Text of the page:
This company has a very cool little implementation -- it's basically an AES encryption chip (hardware-based) along with an authentication chip built into a standard micro-SD card envelope.  When plugged in you wind up with an authenticated crypto system that is then accessible over the SD interface, allowing encryption of voice.

One of the issues for mobile handsets is that current ARM processors prior to ARMv8 do not support hardware crypto.  Voice traffic requires fairly high performance in order to work reliably, so hardware acceleration is a must.

This also offloads the potential for contamination of the system crypto into the card, compartmentalizing that risk (and, if a problem is found, allowing fixing it without trashing the underlying device!)

I like it, in short.  This makes BlackBerry the only company with a demonstrably secure path forward for not only data communications but voice and SMS, and brings forward the potential for carrier-independent and cross-carrier secure transport in both government and enterprise environments.  

With a bit of work that capability might even be extensible to consumer users as well.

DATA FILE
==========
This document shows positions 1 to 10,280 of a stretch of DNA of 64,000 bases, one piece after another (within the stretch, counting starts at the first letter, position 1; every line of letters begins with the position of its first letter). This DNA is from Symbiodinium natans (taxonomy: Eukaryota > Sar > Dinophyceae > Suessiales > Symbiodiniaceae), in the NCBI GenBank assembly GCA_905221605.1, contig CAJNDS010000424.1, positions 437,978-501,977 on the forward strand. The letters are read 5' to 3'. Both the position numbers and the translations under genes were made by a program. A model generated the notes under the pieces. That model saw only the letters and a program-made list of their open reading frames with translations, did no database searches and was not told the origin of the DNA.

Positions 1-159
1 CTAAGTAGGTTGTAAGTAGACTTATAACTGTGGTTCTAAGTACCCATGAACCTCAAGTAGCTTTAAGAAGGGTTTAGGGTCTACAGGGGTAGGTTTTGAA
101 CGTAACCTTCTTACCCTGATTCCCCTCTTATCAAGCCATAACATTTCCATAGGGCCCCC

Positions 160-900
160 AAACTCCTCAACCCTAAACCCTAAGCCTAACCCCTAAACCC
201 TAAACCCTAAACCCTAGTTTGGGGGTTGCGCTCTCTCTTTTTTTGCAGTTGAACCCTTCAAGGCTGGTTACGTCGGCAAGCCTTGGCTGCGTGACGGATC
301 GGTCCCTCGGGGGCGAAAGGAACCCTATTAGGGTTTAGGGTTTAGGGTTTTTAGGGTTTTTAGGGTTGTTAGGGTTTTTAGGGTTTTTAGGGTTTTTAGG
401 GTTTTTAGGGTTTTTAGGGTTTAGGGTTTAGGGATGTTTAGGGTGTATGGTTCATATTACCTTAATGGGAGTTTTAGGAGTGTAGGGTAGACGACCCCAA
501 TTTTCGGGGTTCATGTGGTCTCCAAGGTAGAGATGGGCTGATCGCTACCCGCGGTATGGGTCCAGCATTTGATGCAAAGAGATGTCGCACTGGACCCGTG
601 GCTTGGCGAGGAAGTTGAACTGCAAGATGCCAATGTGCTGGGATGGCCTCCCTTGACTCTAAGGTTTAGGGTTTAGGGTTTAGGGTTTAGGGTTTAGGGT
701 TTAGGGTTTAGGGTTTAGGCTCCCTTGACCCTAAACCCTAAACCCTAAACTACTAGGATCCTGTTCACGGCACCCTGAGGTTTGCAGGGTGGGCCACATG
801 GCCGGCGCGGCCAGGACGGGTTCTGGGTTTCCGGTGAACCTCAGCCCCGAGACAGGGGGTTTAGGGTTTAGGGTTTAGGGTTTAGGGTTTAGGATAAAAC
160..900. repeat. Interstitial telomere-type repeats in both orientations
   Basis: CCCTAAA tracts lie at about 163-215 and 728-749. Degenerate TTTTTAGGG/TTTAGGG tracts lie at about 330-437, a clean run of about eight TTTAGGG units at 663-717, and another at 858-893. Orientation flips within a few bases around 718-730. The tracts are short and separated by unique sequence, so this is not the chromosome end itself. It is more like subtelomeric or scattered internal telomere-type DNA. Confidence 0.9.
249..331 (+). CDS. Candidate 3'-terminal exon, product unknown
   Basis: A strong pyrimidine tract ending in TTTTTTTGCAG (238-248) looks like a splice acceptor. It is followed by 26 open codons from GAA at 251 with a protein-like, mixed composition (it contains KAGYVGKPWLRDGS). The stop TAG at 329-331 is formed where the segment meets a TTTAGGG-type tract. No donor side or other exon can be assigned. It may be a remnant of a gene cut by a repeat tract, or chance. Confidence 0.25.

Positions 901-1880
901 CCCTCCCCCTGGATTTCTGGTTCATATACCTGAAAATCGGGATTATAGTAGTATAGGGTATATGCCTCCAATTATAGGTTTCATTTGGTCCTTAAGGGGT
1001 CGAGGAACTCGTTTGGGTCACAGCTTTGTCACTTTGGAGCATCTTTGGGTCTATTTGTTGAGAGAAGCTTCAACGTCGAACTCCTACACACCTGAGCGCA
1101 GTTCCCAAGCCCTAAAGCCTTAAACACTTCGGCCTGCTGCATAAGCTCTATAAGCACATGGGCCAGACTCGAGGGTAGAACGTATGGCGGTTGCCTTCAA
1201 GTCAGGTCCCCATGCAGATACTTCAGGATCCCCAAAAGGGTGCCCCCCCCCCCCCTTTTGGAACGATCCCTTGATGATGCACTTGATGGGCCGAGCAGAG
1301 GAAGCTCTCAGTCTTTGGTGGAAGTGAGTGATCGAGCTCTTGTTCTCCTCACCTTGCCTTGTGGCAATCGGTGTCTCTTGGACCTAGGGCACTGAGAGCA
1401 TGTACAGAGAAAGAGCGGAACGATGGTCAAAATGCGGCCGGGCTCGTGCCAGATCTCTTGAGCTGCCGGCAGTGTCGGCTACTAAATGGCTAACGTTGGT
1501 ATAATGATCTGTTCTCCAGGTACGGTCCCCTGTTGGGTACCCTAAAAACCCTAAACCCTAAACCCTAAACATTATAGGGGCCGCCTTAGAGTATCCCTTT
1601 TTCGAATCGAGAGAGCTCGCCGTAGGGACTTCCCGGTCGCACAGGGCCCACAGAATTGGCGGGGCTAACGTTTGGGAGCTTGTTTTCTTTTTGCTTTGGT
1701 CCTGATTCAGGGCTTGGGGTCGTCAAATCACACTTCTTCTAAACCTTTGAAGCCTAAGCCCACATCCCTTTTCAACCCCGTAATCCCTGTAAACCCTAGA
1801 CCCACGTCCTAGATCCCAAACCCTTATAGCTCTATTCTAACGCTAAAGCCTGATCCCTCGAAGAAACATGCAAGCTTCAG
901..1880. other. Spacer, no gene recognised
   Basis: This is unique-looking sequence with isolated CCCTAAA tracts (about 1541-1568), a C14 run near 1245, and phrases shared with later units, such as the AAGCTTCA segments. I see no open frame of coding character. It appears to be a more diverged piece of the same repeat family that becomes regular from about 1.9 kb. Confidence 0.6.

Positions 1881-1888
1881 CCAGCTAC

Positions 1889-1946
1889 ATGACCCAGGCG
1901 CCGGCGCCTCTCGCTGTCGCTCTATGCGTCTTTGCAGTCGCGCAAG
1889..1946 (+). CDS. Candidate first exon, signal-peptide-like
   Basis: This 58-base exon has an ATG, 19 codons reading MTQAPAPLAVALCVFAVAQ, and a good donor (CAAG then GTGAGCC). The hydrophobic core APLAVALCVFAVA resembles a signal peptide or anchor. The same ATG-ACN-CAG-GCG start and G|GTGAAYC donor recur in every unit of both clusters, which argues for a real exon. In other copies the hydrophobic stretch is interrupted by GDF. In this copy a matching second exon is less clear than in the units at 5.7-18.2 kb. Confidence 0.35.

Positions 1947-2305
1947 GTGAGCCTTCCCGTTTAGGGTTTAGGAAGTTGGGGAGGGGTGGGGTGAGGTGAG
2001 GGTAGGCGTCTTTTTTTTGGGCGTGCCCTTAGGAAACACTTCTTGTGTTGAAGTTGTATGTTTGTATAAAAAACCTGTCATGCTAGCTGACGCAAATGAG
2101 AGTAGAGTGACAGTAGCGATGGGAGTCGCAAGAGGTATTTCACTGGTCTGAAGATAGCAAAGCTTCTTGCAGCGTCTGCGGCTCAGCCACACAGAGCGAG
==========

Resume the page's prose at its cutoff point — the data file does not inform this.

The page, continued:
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Time for this one...


I've known this for quite a while, and in fact have alerted (in an oblique way) to the risk when I wrote on 10/4/2013 about Android apps and the permission screen -- and how Android intentionally hides certain very dangerous security permissions on a secondary screen when asking if it's ok to install something.

Now that the nasty is out in the open there's no reason to mince my words any more.

The majority of devices running Google's Android operating system are susceptible to hacks that allow malicious apps to bypass a key security sandbox so they can steal user credentials, read e-mail, and access payment histories and other sensitive data, researchers have warned.

Not the majority.  Basically all.

All Android apps have to be "signed" with a cryptographic key.  That's good.  I have one that I self-generated and use for testing and development purposes.

The problem comes with the fact that Android has a (relatively short) list of "super signatures" that allow access to places you should not be able to go.  Those signatures are there for what could be argued are legitimate purpose, such as a MDM component that needs to be able to run around your system with effective impunity.

Think of it as a "SUID" bit of sorts -- there are certain applications that have "super user" capability even on a non-rooted device, and when they use it you're not prompted.  This is different than when you root your device; in that case you can tell your phone to warn you that privilege escalation is being requested and give you the option to say "No!"